Lawn Care + Pest Control(?)

Discussion in 'Lawn Care Business Management' started by zechstoker, Feb 13, 2012.

  1. zechstoker

    zechstoker LawnSite Senior Member
    Posts: 976

    I was just curious...
    How many of you (as maintenance gardeners) perform some sort of pest control for your lawn customers (IE: gopher/mole control, putting out snail bait, treating for aphids in gardens, etc.)? I was just wondering because I don't really see any other lawn guys performing these tasks. At least within my region. The only thing I've seen similar is weed spraying done by other exterminator companies such as Clark, but I can't think of any others doing (at least some) tasks from both fields of work.
     
  2. fireman gus

    fireman gus LawnSite Senior Member
    Posts: 517

    We will spray shrubs but little else.
     
  3. weeze

    weeze LawnSite Fanatic
    Posts: 8,596

    where i live pest control and lawn care are two different businesses. most are on 10-year bonds where the pest control company comes out and sprays once a month.
     
  4. Turf-Magic

    Turf-Magic LawnSite Member
    Posts: 63

    I treat for moles/voles on an "as needed" basis. I keep a box of Talpirid in my service vehicles. When we see a mole run, we simply drop some pieces of the worm in select areas throughout the runs. I'm trying the "Kaput Bait System" this year for better vole control.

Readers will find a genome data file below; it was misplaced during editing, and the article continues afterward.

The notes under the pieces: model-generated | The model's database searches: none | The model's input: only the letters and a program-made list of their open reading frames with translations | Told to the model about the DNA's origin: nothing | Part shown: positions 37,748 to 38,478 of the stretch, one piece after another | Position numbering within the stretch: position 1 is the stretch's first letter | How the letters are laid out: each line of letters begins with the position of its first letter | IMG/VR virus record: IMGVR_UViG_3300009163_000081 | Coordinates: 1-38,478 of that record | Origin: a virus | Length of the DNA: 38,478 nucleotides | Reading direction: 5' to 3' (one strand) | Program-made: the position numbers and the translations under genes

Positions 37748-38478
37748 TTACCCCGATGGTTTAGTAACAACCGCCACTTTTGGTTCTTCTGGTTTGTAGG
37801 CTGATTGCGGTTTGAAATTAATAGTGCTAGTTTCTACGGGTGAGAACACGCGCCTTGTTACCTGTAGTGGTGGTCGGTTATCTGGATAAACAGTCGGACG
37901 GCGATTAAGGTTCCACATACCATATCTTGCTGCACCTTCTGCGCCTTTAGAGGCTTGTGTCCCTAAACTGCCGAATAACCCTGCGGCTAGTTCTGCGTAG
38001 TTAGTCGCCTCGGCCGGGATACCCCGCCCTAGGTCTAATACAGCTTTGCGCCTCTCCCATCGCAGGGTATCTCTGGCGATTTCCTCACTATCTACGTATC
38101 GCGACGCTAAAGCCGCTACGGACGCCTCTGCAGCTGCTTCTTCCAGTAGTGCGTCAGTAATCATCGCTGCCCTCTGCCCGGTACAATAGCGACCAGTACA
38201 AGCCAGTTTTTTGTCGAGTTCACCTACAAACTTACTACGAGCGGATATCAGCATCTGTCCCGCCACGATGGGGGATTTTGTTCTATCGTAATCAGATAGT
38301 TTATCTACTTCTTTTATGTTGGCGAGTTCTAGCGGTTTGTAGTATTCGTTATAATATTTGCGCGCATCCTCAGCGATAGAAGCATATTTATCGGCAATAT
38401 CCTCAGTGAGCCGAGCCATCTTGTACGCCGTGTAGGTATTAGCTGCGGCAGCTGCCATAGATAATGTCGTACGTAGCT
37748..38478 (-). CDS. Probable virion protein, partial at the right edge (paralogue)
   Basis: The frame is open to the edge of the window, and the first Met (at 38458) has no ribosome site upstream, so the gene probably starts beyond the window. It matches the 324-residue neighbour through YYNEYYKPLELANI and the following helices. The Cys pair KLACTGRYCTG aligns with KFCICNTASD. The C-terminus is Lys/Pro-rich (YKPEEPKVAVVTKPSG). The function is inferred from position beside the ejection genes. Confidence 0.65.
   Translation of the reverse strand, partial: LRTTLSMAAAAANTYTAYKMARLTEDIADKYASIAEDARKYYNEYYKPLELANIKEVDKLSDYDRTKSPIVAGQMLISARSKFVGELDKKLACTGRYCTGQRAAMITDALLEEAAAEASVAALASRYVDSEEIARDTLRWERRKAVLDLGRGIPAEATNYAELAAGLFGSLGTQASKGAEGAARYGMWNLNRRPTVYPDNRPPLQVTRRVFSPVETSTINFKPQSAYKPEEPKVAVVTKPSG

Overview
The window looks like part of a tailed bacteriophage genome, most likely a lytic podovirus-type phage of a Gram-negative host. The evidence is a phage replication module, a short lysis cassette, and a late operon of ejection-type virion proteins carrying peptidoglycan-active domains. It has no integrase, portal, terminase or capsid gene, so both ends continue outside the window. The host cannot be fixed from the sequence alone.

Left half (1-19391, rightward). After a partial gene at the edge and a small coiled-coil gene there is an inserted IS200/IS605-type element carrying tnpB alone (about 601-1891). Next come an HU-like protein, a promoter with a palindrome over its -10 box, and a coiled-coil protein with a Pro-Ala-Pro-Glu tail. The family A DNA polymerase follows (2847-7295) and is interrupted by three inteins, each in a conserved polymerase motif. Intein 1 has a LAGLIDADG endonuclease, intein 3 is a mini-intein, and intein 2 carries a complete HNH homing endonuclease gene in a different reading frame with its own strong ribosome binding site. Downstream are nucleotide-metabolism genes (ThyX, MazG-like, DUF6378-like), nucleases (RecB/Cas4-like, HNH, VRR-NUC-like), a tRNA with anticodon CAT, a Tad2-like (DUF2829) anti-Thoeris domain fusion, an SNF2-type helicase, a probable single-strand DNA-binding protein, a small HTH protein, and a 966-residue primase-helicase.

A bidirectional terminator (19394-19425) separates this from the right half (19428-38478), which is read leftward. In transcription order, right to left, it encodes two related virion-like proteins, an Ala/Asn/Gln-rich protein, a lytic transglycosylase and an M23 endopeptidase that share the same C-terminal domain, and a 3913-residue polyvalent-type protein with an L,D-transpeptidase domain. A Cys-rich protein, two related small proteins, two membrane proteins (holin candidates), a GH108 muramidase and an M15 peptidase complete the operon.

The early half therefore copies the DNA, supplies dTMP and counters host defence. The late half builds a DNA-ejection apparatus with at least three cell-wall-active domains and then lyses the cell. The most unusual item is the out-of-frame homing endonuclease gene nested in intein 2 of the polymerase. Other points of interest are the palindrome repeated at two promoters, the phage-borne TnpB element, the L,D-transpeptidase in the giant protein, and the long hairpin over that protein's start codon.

I also offer a Perimeter Pest Control Program. It's a VERY easy service to perform and the product (crosscheck LESCO) is cheap. We simply spray a path around the perimeter of the home, 3 feet up the foundation and 6 ft out in the landscape...also spray around entry ways that you can reach (doors, windows, etc.) It creates a barrier to keep insects from entering the home. We offer 4 services per year. Granted it's not as in depth as what Orkin or someone similar would do but it does work well as a preventative measure. Some states require a license to do this service.

    I'm all about upselling services if a customer truly needs it. Any extra revenue is ok in my opinion!!
     
  5. zechstoker